I’m back from a busy week at EGU 2016 in Vienna, an event attended by 13,650 geoscientists from 109 different countries! The size of the event is something I didn’t really appreciate until I was there. After a hectic first day (see EGU 2016: Part 1), the rest of the week continued in a similar fashion. Here are just some of the main highlights.
Tuesday was the day of the ‘Historical Climatology’ session. This was one of the 619 themed sessions at EGU. The sessions are typically broken up into an oral session followed by a poster session. The Historical Climatology oral session contained 6 talks about different uses of historical data sources. These covered studies spanning 5 different continents and showed the broad scope of this very much emerging field. Linden Ashcroft gave a great talk on the use of historical documents to identify extreme precipitation in South East Australia and assessed how they linked to ENSO. Timothy Patterson introduced me to the concept of ‘ice-out’, which is the date the ice disappears from a lake. He focused his research in North East USA, where records of ice-out date stretch back to 1822! The records of ‘ice-out’ dates have even been found on barn doors.
The poster session that evening was where I presented my research. This was the first time I had presented a poster at a conference before and I really enjoyed it. It was great to see people taking an interest in my work and stopping to talk about it.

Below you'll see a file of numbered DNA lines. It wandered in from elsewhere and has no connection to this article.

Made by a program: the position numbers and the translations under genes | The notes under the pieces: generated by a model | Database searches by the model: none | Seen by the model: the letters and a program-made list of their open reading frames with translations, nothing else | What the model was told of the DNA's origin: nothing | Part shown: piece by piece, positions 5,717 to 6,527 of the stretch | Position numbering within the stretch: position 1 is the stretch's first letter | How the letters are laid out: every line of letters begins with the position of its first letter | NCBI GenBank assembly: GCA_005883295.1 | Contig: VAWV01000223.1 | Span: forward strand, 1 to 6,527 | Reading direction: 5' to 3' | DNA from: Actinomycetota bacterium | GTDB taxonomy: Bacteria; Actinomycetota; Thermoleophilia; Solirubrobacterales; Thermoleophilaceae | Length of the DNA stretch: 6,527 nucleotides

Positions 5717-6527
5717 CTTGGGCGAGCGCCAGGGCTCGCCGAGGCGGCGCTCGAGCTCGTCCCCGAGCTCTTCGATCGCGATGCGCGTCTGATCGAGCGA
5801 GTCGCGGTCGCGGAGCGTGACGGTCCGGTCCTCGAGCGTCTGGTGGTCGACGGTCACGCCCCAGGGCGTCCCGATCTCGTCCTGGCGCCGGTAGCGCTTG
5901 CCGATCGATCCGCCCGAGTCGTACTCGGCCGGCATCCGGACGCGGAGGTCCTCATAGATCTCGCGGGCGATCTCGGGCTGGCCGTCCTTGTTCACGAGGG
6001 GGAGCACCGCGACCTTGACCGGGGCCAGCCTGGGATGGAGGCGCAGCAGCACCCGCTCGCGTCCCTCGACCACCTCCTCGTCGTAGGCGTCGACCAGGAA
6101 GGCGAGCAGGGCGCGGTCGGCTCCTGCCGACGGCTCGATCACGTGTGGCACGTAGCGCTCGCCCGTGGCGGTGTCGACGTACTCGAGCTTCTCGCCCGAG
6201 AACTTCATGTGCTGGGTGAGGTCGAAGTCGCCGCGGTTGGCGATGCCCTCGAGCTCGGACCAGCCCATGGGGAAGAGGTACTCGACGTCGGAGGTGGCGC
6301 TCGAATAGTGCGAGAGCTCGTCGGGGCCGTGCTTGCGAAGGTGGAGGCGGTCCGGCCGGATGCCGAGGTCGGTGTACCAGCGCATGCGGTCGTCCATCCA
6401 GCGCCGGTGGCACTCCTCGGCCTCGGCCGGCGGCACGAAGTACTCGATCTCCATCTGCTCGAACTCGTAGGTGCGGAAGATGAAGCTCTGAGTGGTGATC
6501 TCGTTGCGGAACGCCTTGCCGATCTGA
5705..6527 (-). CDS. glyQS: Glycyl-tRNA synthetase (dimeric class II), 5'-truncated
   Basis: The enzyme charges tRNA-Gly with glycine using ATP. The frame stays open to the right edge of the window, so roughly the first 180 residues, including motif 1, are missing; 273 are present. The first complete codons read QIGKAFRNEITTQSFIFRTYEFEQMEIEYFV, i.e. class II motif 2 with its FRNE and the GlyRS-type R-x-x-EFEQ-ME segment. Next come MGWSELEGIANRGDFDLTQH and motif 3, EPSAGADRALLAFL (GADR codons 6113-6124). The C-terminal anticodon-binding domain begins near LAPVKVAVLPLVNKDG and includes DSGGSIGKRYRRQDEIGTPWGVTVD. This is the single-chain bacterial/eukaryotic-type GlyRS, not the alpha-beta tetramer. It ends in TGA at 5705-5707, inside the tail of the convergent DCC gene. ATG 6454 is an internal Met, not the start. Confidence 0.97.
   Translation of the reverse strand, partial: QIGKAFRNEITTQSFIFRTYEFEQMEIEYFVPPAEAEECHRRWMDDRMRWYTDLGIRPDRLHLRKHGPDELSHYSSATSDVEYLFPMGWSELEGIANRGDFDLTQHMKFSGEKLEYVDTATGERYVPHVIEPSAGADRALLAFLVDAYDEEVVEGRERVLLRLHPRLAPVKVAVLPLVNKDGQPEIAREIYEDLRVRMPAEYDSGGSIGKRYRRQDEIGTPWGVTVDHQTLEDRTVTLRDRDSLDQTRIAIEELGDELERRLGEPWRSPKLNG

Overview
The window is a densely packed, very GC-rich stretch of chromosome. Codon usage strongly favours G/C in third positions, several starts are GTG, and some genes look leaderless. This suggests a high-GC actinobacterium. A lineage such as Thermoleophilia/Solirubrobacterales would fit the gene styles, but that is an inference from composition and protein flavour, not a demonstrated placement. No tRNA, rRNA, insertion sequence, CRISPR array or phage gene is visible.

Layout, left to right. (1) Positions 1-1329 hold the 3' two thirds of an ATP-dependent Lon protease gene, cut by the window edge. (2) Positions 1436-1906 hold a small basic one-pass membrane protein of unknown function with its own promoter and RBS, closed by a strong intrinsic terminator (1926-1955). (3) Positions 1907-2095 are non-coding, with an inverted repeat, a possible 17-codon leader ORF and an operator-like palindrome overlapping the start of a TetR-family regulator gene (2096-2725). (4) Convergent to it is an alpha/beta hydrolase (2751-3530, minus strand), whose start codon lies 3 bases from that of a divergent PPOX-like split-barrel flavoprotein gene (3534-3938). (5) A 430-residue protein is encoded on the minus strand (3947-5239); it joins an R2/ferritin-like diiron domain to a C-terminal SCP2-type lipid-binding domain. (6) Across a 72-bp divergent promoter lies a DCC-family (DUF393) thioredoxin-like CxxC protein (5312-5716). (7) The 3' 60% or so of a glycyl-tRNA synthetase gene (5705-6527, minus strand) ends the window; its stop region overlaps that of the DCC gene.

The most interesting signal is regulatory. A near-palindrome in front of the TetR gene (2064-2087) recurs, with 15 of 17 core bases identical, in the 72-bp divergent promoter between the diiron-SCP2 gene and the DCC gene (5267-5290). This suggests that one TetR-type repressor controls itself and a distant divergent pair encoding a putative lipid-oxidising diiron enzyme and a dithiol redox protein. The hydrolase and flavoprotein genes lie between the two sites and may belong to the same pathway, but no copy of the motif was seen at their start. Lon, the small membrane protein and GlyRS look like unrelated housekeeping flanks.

Throughout the rest of the week I attended quite a few different sessions, as it’s easy to pop in and out of them. This included sessions on the ‘Causes of climate change in the 19th and 20th century’, ‘The global monsoon system’ and ‘Flood and weather extremes of the past’. I was surprised at just how popular some of the talks were, with many session having no empty seats and very little floor space left!
One of my favourite sessions was ‘Communication and Education in Geoscience: Practice, Research and Reflection’. This Friday morning session was a nice change from some of the more intensive sessions I had been to and contained some really interesting talks. Subjects included: how video games can be used as a tool for communicating volcanic hazards; the development of Geography and Geology Terminology in British Sign Language; some poetry; and a talk about an interesting concept play based on the Climate Change COP agreements. The unsuspecting audience members were turned into delegate members and had to make some important decisions on the future of our planet!
As well as the subject specific sessions, there are a range of other things going on at EGU. The geocinema was a great place to go and escape the busy conference and watch some short films about explorations, research expeditions and the impacts of geoscience on everyday life. I also attended a lunch time session ‘Working at the science policy interface’, which was a panel discussion which included Valerie Masson-Demotte, the co-chair of IPCC working group 1. Overall, the conference was a great experience and I would highly recommend it to other researchers. Over 53% were early career scientists, so great if it’s your first international conference! See more facts and figures on the conference here.
On top of all the conferencing, I had lots of time to explore Vienna too! Its a beautiful city, with grand palaces, museums, and parks. I’ll leave you with a few photos and I’ll head back to working on my PhD! Thanks EGU!